We see her as a very dynamic person. She constantly endeavors to learn new things and implement them in her institutes, which is what we can see being effectively adopted. The same thing we can observe about her school days.  Some factors of her childhood and upbringing does reflect in her present being. She is from a joint family system with eleven boys in the family which resulted in her growing up as a tomboy. She usually used to play games which the boys played. She has a very loving family and her strength comes from the environment that she was brought up in. She hails from a traditional conservative family and thus her roots are very strong and laid out of love.


Till her eight standard she was not good at her studies. She attended school regularly only to play. She was in a beautiful school called the Atkinson High School. It was an exclusive school for girls. She specifically went to school to play on the slides and the swings. The school had a huge garden. She used to grow many vegetables there, like ladies’ finger, coriander, chilies, brinjal, and many others. She was not interested in studies, but went to school for its extra-curricular activities. The school had a church close by and a chapel in the school building, and during the exam times, she used to pray there and say “God please pass me” but would never study. Teacher used to punish her for not doing her homework and ask her to stand in the center of the hall with the dunce cap. On returning home, there were often complaints from her sister who was also in the same school like “I feel so ashamed that Malati is not studying, not doing homework and getting punished”.


Later, in eighth standard she had a teacher, Miss Ramanamma, who had no fingers on her left hand, but had long beautiful fingers on her right hand, a very tall lady with long hair. She mostly carried the duster in her left hand. Ms. Malati was intrigued as a child and would wonder how her teacher could manage to do things with just one hand. She called Ms. Malati aside one day and said “I know you have brains, but why are you not studying?”. Ms. Malati shared her dislikes for mathematics and Hindi. Ms. Malati disliked Hindi because her teacher used to beat her on the knuckles for her writing. Ms. Ramanamma told her that if she helped her with these two subjects during the break, will she try to work hard?; to which Ms. Malati said that she will try. After eighth standard she changed completely and started coming first in the class and never stood second after that. She started enjoying going to school for not only play but for academics too.


Ms. Malati is forever grateful to her teachers, such as her mathematics teacher for changing her life altogether. It was her teacher who was able to work on her and her psyche. This is what she brought to this institution. This connect has to happen between the teacher and the student. She says “Every child is good, every child is different, every child is special, every child is unique and every child has potential and it is the responsibility of every teacher. I believe that every teacher is also good. Same thing with what I have spoken about children applies to a teacher too. Every teacher has potential. It is the responsibility of the school to recognize this potential. If we are unable to recognize this potential in the children and in the teacher then the school has failed. We as school teachers, as an institute should not fail in doing our work because the child always has potential to improve.”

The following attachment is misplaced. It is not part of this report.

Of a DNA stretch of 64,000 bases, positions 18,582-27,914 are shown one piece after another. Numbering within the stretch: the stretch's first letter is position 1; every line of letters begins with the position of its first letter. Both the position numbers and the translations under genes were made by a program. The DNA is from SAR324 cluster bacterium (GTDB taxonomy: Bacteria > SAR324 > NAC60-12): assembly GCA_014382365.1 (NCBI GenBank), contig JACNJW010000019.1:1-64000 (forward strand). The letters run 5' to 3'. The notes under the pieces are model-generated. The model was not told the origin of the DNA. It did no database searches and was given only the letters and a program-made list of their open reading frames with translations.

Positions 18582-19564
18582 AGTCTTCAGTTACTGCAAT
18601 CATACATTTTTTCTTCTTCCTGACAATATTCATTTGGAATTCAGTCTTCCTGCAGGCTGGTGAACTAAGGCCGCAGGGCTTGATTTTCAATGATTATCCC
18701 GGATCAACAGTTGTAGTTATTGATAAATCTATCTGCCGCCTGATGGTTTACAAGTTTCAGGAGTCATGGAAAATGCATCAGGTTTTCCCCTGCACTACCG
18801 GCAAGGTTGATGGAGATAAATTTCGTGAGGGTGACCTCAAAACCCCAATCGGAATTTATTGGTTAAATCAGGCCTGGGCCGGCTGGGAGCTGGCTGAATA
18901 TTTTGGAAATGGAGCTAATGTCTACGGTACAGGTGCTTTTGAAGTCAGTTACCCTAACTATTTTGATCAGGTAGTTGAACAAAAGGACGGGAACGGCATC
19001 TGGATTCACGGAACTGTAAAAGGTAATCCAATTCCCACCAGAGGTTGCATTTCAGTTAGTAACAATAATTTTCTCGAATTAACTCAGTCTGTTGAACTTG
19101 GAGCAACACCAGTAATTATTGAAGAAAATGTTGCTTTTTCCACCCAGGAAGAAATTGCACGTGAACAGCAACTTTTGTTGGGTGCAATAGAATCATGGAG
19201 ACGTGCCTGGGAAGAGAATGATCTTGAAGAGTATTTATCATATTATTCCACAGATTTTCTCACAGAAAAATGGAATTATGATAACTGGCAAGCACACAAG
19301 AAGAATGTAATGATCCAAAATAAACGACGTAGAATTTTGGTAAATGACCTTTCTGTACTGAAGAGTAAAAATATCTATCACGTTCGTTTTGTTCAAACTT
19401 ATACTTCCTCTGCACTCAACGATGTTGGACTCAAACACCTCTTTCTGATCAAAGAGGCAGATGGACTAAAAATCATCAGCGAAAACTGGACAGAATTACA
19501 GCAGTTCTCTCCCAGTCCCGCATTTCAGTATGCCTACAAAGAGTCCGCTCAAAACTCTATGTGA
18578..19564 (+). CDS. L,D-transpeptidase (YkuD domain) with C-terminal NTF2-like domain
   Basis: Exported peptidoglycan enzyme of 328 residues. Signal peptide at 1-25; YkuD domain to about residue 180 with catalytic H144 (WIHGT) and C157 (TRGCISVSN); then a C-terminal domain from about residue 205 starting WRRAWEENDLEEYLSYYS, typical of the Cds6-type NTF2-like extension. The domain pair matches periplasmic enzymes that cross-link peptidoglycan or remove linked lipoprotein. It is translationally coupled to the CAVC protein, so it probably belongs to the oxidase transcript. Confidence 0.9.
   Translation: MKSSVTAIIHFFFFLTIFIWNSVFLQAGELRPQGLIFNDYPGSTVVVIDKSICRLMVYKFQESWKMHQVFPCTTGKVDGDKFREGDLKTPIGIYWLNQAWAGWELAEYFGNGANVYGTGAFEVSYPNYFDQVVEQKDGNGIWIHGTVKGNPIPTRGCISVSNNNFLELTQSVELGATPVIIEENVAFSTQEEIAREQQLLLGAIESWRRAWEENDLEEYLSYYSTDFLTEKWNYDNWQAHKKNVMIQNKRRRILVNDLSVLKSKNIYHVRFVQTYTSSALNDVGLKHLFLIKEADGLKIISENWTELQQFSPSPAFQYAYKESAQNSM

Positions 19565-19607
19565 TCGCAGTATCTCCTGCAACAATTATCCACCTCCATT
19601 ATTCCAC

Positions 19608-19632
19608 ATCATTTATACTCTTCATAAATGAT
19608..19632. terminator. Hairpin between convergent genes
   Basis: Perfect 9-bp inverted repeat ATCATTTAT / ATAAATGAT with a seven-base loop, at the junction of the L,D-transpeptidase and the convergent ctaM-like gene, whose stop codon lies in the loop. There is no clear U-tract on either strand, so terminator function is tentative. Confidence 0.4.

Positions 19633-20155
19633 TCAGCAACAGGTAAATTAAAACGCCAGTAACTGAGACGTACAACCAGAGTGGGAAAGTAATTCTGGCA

She believes that education is not only about Teachers and Students, but it is about Parents too. Her efforts are really appreciable as in 2018 they received a huge grant from the University of Berkeley, California, from the Greater Good Science Centre. They started the Mindful Parenting Program. The mission of this program is to help parents, take care of their children to be able to nurture generosity, gratitude, compassion, empathy, and other pro-social characters which strength in themselves, so that they become the role models for their children.


Ms. Malati is a caring and loving person by heart. She loves cooking and cooks for her family very often. She balances work and family very strategically. She is an early riser, wakes up at 5:00 AM in the morning, thus she is able to manage her time for everything that she wants to do. Her day starts at 5:00 AM in the morning and ends at 10:00 PM in the night. She is blessed with lots of energy.


Her thoughts about the country and its development are “Looking at our country, becoming a very powerful nation within 10-15 years. We have to work on improving the quality of our school education. Once we set our school education in the proper channel, then sky is the limit. There is nothing to match our Indian brains and ethos”.


Her message to generation is “Love your work. You have to be very passionate, because if you do not love your work, you do not give your best; and if you do not give your best, you cannot be successful.”